Bomb Group

380th Bomb Group Association
World War II Veterans Group





The American Air Units that came out of the Philippines and Java Campaigns were woefully inadequate to defend Australia from the expected Japanese onslaught, let alone to try to recapture what was lost.  In addition, the 7th Bomb Group, also in the Philippines, had been sent to India, leaving only the 19th for the heavy bomber component at that time. They flew B-17s.

The 43rd Bomb Group, also with B-17s, arrived in Australia in March 1942.  The 90th with B-24s was sent to Hawaii in September 1942 and on to Australia in October.  The 19th return to the States in December 1942, leaving only the other two as the 5th Air Force's complement of heavy bombers then available.

American air units in Australia and New Guinea were not to be organized into a separate U.S. air force until September 1942, when General Kenney took command.  Because the Australians were in a position to furnish the communications and headquarters personnel the Americans lacked, an Allied command in Northern Territory of Australia incorporating both Australian and American units had seemed appropriate.  The American planes were assigned late in May 1942 to the operational control of the commanding general of the land forces of the Northern Territory and to the commander of the New Guinea Force on the understanding that these ground commanders would not interfere with the control exercised by air officers, except in the event of an imminent attack.  (See Appendix I)

Except for northeastern Australia, the RAAF assumed responsibility for the defense of the Australian continent and, in addition, full responsibility for reconnaissance and bomber operations flown from the Darwin area against Japanese bases in the Netherlands East Indies.  The 5th Air Force took over the full job in eastern Australia and in Papua on New Guinea.  The arrangement, of course, was not intended to be inflexible.  RAAF squadrons were attached to the 5th Air Force and repeatedly participated in its operations, while the 5th frequently furnished units to its ally on request.  (Appendix I)

Until January 1943, this had involved occasional visits by the 19th, 43rd, and 90th Groups for special reconnaissance missions.  In January, elements of its 400th Squadron of the 90th were at Fenton for reconnaissance. Elements of the 319th Squadron were to relieve them on 21 January but it was decided then that the whole 319th Squadron would move to Fenton semi-permanently.  They remained until relieved by the 380th.  They returned to Fort Moresby on 7 July 1943.

General Kenney's Plan for the Northwest Area Command (Quoted from Appendix I)

To oppose this Jap ring, which stretches from Timor to Rabaul, and leaving the Solomons to South Pacific forces, I can muster from the R.A.A.F. and the 5th Air Force combined about 700 combat aircraft (counting everything that can be used legitimately in a shooting war), which must be spread from Darwin to Horn Island, to Port Moresby, to Milne Bay and around to Dobodura.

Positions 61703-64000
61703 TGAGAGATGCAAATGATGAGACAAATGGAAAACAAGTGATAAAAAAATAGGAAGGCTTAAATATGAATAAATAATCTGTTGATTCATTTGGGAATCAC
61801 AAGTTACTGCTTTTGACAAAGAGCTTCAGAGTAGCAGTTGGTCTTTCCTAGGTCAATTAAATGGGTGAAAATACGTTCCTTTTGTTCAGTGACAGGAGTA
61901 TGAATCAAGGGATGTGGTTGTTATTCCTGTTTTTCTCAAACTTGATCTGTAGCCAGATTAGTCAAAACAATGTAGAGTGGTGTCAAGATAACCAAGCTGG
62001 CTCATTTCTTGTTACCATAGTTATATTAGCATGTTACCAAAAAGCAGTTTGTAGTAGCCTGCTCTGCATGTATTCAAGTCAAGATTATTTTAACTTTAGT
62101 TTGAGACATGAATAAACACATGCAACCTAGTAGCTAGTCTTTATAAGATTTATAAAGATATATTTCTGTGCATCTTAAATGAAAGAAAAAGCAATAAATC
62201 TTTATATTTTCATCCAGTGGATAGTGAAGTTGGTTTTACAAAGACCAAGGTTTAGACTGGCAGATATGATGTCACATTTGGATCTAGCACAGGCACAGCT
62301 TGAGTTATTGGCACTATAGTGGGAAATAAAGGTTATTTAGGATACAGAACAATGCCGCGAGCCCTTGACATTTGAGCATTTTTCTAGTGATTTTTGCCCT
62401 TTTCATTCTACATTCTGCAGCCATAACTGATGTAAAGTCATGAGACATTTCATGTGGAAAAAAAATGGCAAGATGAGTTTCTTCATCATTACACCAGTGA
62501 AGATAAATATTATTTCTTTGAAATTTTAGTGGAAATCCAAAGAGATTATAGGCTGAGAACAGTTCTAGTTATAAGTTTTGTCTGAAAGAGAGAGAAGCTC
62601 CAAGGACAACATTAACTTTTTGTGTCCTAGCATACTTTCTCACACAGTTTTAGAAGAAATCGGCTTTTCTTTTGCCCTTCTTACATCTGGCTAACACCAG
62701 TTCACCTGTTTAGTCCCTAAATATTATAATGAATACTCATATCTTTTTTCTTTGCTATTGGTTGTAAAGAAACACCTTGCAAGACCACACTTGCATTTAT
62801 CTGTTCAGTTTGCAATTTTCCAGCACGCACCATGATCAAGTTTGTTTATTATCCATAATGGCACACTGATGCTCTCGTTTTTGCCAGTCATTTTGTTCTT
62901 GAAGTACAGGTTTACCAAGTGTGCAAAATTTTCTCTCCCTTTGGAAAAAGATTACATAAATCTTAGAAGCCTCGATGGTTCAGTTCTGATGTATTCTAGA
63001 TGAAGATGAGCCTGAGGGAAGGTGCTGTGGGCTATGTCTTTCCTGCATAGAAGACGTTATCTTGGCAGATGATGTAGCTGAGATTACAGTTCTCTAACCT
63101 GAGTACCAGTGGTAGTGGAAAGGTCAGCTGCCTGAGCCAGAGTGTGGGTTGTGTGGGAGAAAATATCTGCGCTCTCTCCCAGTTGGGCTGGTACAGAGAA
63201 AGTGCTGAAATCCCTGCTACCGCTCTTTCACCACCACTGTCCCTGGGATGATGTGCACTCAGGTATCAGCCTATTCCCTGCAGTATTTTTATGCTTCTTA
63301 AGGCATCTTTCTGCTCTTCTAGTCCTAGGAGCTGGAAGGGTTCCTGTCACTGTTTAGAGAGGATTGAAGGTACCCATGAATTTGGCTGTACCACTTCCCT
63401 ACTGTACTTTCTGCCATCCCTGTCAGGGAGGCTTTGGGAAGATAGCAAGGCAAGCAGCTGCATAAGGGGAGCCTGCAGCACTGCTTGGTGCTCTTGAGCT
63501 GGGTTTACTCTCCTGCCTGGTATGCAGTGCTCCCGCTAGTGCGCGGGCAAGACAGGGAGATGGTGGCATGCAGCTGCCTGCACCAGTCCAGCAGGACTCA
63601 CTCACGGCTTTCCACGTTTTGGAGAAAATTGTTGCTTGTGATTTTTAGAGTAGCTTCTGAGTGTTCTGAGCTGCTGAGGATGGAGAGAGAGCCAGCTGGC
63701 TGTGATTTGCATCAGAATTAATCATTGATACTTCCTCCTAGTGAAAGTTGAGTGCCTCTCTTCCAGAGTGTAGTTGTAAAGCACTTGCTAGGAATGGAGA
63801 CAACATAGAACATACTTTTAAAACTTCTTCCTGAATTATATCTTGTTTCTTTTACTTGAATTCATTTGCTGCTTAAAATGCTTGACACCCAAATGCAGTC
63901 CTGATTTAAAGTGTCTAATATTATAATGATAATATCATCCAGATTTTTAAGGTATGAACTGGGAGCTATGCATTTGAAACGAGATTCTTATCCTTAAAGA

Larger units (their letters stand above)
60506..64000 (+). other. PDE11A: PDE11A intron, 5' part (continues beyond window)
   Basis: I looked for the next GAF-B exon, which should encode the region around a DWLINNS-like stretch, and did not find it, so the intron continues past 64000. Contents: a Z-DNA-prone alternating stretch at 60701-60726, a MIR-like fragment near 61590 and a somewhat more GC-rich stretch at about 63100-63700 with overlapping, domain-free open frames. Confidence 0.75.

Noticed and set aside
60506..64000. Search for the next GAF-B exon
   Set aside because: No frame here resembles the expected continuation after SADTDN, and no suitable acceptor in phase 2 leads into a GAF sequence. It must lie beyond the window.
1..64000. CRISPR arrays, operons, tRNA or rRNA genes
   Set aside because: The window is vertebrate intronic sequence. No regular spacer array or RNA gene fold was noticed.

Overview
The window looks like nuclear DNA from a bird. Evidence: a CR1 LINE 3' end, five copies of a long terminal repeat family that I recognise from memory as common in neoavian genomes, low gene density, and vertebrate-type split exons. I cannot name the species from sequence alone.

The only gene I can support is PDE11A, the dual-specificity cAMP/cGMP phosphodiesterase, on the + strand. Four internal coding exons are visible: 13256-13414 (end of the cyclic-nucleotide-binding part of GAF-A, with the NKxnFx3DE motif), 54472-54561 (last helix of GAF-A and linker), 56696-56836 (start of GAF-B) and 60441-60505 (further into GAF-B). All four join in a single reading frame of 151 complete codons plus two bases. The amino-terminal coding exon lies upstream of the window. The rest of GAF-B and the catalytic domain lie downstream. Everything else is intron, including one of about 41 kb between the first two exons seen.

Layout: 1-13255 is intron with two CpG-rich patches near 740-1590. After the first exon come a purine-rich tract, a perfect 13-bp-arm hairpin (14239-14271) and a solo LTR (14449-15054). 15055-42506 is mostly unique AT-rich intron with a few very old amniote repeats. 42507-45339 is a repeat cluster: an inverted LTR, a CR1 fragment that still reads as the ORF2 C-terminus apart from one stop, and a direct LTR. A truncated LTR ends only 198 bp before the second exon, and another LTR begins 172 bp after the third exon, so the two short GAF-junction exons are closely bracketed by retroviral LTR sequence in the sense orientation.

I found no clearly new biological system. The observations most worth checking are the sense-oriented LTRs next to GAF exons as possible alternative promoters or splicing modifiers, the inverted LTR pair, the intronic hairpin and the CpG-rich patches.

With the increased Jap attention to the area between Timor and the west coast of New Guinea I have already found it necessary to station one squadron of B.24's in the Darwin area for reconnaissance and bombing of shipping and aerodromes.  I cannot overlook the possibility of Jap attempts to put in a string of aerodromes along the New Guinea west coast and even the seizure of Merauke, where a good dry season aerodrome already exists.  I believe such a move is contemplated by the Nips to forestall any attempt by us to work up the coast from Merauke, establish air bases and bomb his installations and shipping along the Tarakan-Wewak line, which are now out of range of a bomber with full load.  I'd like to do it if I had the bombers to spare.  Accordingly I have to constantly survey all likely spots from Merauke to the northwest and crack down on any construction that starts.  If the Jap occupied Merauke he would be a constant thorn in my side, as he would be right on the Torres Strait shipping lane and could easily raid every aerodrome from Horn Island to Cooktown and around to Port Moresby itself.  The place is weakly held by a volunteer Dutch company and the Australians do not seem to have any troops to spare to reinforce the garrison.

What is really needed is sufficient heavy bomber strength to keep pounding Jap bases and shipping in the Timor - Ambon - west coast of New Guinea area and at the same time hammer at the same targets in New Britain and New Ireland.  One force to keep the enemy from the Darwin area; the other to help us forward in the New Guinea theatre and help SOPAC in the Solomons.  A seizure of Darwin by the Nip would be bad news.  While it may not seem to be a vital point for the defence of Australia, its loss would deprive us of all our advanced bases for the eventual operations toward Timor as well as the area from which a lot of our essential reconnaissance flights are carried out.  From Darwin the Jap would dominate the whole north coast of Australia.  It would be the devil of a job to oust the Nips if they ever got a foothold there on account of the lack of communications to get at them.  I need to maintain a heavy group in the Darwin area all the time with facilities available to throw a second group into the picture at any time from the Moresby area where three groups would be stationed permanently.  As soon as we clean up the Lae/Madang/Cape Gloucester (New Britain) area, I want to develop Merauke as a bomber base.  Then we would be set to go forward. [See Appendix I]

General Kenney's First Trip to Washington